- A stylish and memorable film 10/13/2018 12:00:00 AM by soundoflight
This film was not what I expected. And I mean that in the most positive way possible. What I expected was another rehashing of the Colombian drug cartel wars / gun fights / Pablo Escobar type stuff, and while there is certainly some of that here, the film is so much more than that.
This film takes you to a remote and little known corner of northern Colombia and immediately immerses you in the local culture. I hope this is not a spoiler but I was left speechless by the simple fact that Spanish is not actually the language being spoken in most of the film - instead it's the regional native dialect of the tribes-people that the film follows. Being completely foreign to Colombia, this was all new and fascinating to me. The film does a wonderful job portraying these proud people and their culture, and how the larger Colombian "drug" culture seeps in with its temptations of money and power. The lesson of what happens when those two mix is a timeless one.
The landscapes of the film are stunning, and I particularly appreciated the cinematography. But perhaps my favourite thing about the film was it's heavy use of spirituality and what I can only describe as "magical realism" transposed into film. I thought it was brilliantly done.
This is one of my favourite films I've seen this year, hands down.
- Honor, tradition, family and ... marijuana 4/15/2019 12:00:00 AM by FrenchEddieFelson
This marvelous movie takes place in Colombia, within the Peninsula of the Guajirain, a sparsely populated and arid area, and mostly played with Wayuu autochthons. This timeless univers is characterized by a rather pronounced communitarianism, each village highlighting its differences with the surrounding ones, while the origin of these differences remains, as often, unexplained and obscure. Nevertheless, they share ancestral traditions, folklore and values such as honor and family bonds. Thus, during the first 30 minutes, we do not really know when the film takes place, until the informative and surprising appearance of cars. Thus, we may guess that we are in the 60s / 70s. A marriage proposal between a man and a woman from two neighboring tribes will be, by a strange combination of circumstances related to an exorbitant dowry, the opportunity to integrate the marijuana trafficking, which is a very lucrative universe while slowly distorting personalities. Like in a Greek tragedy, these families will ineluctably suffer a descent into hell, via the classical 'eye for eye, tooth for tooth' philosophy.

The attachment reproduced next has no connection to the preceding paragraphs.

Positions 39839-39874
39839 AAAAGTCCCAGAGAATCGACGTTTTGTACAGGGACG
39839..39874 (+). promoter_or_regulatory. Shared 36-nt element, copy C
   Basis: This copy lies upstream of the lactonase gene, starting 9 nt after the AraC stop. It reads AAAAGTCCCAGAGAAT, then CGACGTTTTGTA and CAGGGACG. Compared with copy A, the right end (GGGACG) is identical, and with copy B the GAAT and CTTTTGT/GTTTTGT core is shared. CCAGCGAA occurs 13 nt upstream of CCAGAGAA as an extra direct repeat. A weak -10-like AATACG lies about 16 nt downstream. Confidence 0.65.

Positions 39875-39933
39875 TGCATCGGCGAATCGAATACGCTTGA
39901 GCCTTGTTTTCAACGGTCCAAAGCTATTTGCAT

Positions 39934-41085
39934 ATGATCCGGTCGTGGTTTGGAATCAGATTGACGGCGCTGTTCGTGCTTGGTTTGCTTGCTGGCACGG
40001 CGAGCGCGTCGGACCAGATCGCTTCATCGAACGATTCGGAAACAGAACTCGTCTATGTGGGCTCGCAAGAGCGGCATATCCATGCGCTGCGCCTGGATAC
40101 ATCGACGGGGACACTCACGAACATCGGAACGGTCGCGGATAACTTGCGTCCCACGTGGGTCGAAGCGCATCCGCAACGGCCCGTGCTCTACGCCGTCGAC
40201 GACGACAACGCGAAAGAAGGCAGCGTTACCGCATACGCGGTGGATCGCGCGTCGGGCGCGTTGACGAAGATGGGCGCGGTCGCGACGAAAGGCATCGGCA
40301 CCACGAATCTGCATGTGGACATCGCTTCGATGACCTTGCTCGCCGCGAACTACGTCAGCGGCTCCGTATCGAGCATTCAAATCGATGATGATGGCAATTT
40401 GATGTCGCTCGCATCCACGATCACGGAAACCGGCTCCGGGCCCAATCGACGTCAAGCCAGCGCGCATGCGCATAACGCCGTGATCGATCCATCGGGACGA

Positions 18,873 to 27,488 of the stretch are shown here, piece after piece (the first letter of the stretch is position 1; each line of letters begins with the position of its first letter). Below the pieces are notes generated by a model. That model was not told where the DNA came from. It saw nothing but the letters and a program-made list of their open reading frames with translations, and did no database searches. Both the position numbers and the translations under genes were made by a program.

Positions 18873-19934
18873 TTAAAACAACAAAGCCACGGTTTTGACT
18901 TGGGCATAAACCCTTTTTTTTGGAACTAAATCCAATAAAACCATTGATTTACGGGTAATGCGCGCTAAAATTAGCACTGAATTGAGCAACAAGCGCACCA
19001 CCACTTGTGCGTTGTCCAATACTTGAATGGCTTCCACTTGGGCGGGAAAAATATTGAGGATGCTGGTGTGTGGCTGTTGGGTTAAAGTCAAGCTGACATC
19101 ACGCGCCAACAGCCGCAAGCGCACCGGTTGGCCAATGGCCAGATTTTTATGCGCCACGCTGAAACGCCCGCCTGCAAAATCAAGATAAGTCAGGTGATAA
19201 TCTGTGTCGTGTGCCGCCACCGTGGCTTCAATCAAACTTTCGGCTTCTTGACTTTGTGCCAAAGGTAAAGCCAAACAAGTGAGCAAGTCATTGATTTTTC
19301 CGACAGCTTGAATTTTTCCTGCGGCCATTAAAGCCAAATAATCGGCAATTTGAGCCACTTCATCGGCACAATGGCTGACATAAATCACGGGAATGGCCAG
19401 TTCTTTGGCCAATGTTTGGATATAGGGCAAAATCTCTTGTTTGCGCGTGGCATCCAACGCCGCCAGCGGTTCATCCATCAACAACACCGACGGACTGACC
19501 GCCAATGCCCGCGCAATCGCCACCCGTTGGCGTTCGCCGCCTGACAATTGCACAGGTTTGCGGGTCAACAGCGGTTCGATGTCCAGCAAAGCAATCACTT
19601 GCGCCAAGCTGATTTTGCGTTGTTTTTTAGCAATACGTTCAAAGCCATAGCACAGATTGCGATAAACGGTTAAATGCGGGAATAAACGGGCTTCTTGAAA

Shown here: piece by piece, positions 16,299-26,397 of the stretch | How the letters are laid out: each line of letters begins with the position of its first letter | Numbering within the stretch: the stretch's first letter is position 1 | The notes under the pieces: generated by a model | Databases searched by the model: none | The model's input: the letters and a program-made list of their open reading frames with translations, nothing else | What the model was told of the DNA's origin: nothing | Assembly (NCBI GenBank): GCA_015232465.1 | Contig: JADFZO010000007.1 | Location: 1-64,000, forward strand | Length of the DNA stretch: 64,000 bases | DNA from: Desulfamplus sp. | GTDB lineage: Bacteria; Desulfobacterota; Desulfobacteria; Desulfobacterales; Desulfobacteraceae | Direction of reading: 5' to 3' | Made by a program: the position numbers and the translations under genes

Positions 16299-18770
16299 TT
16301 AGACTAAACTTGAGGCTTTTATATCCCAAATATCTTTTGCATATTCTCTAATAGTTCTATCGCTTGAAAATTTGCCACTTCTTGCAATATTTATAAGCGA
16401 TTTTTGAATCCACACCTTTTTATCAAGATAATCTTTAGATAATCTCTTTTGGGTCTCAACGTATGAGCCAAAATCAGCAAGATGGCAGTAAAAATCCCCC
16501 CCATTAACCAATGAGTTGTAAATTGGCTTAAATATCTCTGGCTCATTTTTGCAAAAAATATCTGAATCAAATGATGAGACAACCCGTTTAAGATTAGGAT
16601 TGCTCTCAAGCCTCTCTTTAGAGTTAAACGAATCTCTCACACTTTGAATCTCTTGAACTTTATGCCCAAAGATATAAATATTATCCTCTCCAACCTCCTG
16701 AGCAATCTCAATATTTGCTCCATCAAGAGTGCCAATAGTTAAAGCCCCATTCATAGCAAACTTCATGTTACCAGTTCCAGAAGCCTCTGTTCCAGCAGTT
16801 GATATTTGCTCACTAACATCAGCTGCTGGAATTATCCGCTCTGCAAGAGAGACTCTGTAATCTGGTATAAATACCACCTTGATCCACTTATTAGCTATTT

The film is visually sober and simple, but of an exacerbated aestheticism, with an unusual care about details, including birds. Moreover, the actors are excellent, especially the two main ones: José Acosta (Rapayet) and Carmi?a Martínez (úrsula).
- Gripping 10/17/2018 12:00:00 AM by caughlan_anne
Spanning era of tribal trade in Colombia from coffee to cannabis, with first opulence and soon decadence in the lives of the Waayu families. Very real depiction of customs and traditions becoming squashed by greed and corruption.
- If there's family, there's honour 2/3/2019 12:00:00 AM by nikxatz